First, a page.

Guatemalan Film ‘Cadejo Blanco’ Tells an Untold Co...

Guatemalan Film ‘Cadejo Blanco’ Tells an Untold Coming-of-Age Story

A young teen embarks on a dangerous journey to avenge her sister’s disappearance.

I was a bit skeptical before the viewing of the film Cadejo Blanco, written and directed by Justin Lerner, when I realized that a person not identifying as Latine wrote and directed this film. Often, in Hollywood films, like Sicario directed by Denis Villeneuve, or Savages by Oliver Stone, Latin Americans are not only marginalized but are villanized and associated with brutal murders and inhuman behavior in contrast to the roles of white Americans. 

On the contrary, Lerner made the careful decision of portraying violence as a risk young Latin Americans must take in order to survive, and focuses on the humanization of these lives. The film revolves around Guatemala City resident Sarita, who travels to a smaller town in pursuit of infiltrating a local gang who she believes are responsible for her sister’s disappearance. 

Sarita’s sister, Bea, vanishes after an argument with her boyfriend, Andrés. Sarita makes it her mission to enter the puzzling man’s private life to uncover the mystery. As such, she travels to Puerto Barrios, a coastal town, for the weekend, where she gains the trust of his gang. 

The film takes a surprising turn when it becomes more than just about gang culture in Latin America, but rather the lives of both the traditionally perceived victims and villains.

“It was my goal to use it [explicit violence] sparingly so that the film could spend more time illustrating their human side. My creative team decided to make the worst parts happen offscreen, and there are really only three moments in the film with explicit violence,” said Lerner in an interview with Variety

Lerner, who also directed The Automatic Hate and Girlfriend, for the first time in his professional film career touches upon the bonafide stories of those who grew up affected by gang culture in Guatemala. The American director lived in Guatemala for four years prior to filming, collecting real-life events from residents and incorporating them into the script, according to Deadline and Variety.

Along with co-producer Pedro H. Murica, Lerner traveled between the two sets of  Guatemala City and Puerto Barrios street-casting in order to depict an accurate atmosphere of gang life and youth. 

“We spent our days interviewing people with gang associations, many of whom ended in the film playing versions of themselves,” Lerner told Variety.

Rudy Rodriguez was 19 years old on a lunch break from his job at a local auto shop when he rushed to audition for the lead role of Andrés, a character from Puerto Barrios who aspires to pursue a better life. Other lead actors like Karen Martínez, who plays Sarita, and Brandon López (Damian) are also residents of the country and had few prior acting experiences in films like La Jaula de Oro, which gave the two a name in the industry. 

While one would want this to turn into a love-conquers-all love story, it reveals itself to be a pragmatic lesson of how the wealthy perceive the lower class.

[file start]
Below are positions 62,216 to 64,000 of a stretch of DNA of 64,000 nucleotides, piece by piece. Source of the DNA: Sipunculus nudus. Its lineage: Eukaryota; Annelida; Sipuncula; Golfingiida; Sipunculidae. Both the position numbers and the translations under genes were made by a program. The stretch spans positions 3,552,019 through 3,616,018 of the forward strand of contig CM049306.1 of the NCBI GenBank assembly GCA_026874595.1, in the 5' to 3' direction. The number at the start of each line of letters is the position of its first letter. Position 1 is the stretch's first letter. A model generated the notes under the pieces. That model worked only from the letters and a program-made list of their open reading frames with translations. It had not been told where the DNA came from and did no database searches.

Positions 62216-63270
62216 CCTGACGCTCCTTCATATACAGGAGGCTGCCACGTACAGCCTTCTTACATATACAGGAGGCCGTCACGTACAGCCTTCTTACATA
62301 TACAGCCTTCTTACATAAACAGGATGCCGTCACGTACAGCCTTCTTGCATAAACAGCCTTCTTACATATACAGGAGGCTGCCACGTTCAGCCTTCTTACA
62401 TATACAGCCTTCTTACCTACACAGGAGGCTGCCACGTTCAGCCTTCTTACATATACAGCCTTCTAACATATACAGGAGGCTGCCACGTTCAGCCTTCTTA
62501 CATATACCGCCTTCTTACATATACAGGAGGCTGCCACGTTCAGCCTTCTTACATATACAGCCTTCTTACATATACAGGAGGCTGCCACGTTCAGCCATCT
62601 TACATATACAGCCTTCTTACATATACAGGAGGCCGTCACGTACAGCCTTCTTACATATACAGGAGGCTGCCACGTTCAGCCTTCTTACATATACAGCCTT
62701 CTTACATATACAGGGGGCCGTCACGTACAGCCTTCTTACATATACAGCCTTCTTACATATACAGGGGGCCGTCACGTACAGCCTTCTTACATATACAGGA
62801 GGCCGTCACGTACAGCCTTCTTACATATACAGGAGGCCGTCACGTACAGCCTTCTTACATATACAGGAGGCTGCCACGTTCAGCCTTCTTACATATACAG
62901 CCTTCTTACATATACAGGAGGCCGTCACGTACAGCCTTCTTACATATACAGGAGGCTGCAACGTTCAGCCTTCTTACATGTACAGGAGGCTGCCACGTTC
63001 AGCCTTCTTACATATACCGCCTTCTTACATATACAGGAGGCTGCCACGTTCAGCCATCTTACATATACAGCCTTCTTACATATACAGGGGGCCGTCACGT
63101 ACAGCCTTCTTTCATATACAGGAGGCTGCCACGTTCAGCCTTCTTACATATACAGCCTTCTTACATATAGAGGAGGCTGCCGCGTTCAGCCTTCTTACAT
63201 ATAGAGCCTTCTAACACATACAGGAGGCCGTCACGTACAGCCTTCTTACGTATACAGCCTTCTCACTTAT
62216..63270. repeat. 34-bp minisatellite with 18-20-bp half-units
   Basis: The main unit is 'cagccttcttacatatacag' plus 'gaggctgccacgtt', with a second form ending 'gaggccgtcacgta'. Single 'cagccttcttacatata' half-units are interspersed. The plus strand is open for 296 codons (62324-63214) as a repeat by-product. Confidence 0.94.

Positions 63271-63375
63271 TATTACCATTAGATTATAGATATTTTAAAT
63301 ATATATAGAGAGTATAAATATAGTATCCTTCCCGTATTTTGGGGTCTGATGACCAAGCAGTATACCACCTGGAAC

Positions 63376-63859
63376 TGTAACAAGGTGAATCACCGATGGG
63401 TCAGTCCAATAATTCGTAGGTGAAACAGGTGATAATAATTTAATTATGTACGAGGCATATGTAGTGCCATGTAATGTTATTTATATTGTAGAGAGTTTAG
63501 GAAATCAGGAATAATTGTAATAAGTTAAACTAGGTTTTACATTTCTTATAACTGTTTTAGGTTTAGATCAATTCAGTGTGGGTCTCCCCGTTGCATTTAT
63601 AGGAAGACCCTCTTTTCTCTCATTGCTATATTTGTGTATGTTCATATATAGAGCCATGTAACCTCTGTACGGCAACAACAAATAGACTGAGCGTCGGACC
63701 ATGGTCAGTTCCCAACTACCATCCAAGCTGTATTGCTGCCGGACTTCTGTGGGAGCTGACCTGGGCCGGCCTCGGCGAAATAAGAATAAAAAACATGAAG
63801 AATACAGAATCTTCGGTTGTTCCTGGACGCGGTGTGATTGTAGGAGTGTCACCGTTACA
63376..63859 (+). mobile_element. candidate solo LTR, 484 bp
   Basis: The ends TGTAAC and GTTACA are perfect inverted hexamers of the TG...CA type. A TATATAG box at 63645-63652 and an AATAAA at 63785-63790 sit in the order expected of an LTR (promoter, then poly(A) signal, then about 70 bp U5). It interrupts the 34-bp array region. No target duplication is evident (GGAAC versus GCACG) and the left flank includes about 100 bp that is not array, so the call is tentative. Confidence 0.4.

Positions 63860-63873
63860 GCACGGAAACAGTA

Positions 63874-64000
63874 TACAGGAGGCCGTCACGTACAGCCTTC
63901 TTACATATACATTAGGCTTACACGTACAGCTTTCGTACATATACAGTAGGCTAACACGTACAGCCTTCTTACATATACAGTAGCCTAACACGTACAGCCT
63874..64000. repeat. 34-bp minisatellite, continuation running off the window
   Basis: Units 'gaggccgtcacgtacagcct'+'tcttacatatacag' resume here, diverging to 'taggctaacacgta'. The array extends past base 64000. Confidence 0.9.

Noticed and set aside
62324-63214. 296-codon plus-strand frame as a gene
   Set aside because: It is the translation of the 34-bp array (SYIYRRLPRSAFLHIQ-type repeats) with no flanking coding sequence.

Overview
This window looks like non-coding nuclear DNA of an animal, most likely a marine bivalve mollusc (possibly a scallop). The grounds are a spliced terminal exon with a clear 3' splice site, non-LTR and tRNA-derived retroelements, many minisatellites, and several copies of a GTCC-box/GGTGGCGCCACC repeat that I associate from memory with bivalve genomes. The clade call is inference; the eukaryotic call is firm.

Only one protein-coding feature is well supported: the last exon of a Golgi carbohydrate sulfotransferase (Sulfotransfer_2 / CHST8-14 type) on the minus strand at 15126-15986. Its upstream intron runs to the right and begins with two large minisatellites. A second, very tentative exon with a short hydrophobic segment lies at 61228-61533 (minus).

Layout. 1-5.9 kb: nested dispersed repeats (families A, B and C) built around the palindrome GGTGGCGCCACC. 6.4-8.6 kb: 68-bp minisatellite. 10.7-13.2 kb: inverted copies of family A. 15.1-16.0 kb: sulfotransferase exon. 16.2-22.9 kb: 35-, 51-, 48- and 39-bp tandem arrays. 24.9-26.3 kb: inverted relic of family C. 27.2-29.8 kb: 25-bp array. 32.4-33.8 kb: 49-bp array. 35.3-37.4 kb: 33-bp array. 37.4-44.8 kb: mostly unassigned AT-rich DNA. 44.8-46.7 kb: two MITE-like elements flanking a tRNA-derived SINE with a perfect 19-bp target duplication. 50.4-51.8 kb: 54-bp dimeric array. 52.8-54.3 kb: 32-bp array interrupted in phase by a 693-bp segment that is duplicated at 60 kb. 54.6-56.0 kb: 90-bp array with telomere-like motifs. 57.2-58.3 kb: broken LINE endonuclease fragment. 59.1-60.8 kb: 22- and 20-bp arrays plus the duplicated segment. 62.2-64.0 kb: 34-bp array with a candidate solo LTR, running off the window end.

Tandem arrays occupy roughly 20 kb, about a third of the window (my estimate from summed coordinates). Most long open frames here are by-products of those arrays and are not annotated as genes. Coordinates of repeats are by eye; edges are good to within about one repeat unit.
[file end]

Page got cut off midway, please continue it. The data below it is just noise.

This decision to street-cast shows true social awareness and commitment to authenticity, especially by allowing the cast creative freedom to choose how they wanted their character to be represented. Actors like Martínez, López and Rodriguez depicted well what it means to suffer in silence amidst their painful youth experiences. There is no better option than to cast those who have truly experienced it.

The film also touches upon colorism and class, albeit implicitly, as it reveals the lives of privileged, lighter-skinned Guatemalans. Augustin, Sarita’s love interest, is the son of rich parents who would never approve of their relationship. While one would want this to turn into a love-conquers-all love story, it reveals itself to be a pragmatic lesson of how the wealthy perceive the lower class. 

Lerner is also sure to include a visual juxtaposition of the poor atmosphere versus the wealthy by including gated communities, fancy cars and careless teenagers who do not have death at the forefront of their minds. The portrayal of a wealthy, lighter-skinned elite in Guatemala and the inclusion of Afro-Latine characters highlights the issues within Latin America’s diverse population.

Lerner furthers the humanization process of the characters through dialogue within the gang as they express their raw emotions around death in a convincing way. Characters like Damian, a gang leader, acknowledge that his death will likely be celebrated by law enforcement and locals as opposed to being mourned and that his friends will share the same fate. These kinds of scenes are the type of intimate conversations I love to see in the portrayal of the Latine community and are missing from the mainstream film media.

Violence, death and drugs are not subjects to disregard in Latin America, but it is frequently the case that films about the culture have traditionally portrayed these themes in a stereotypical way. However, Lerner manages to discuss such topics in a lifelike and sympathetic way so as to make the characters’ stories authentic and believable. 

Cadejo Blanco does not just follow Sarita and the gang through a mystery with stakes every which way, but rather it’s a collective journey of self-discovery, coming of age and real-world consequences that affect all sides of gang violence.


Correction: This story was edited after publication to clarify the lived experiences of one of the actors in Cadejo Blanco.



Header image by Helen Wargo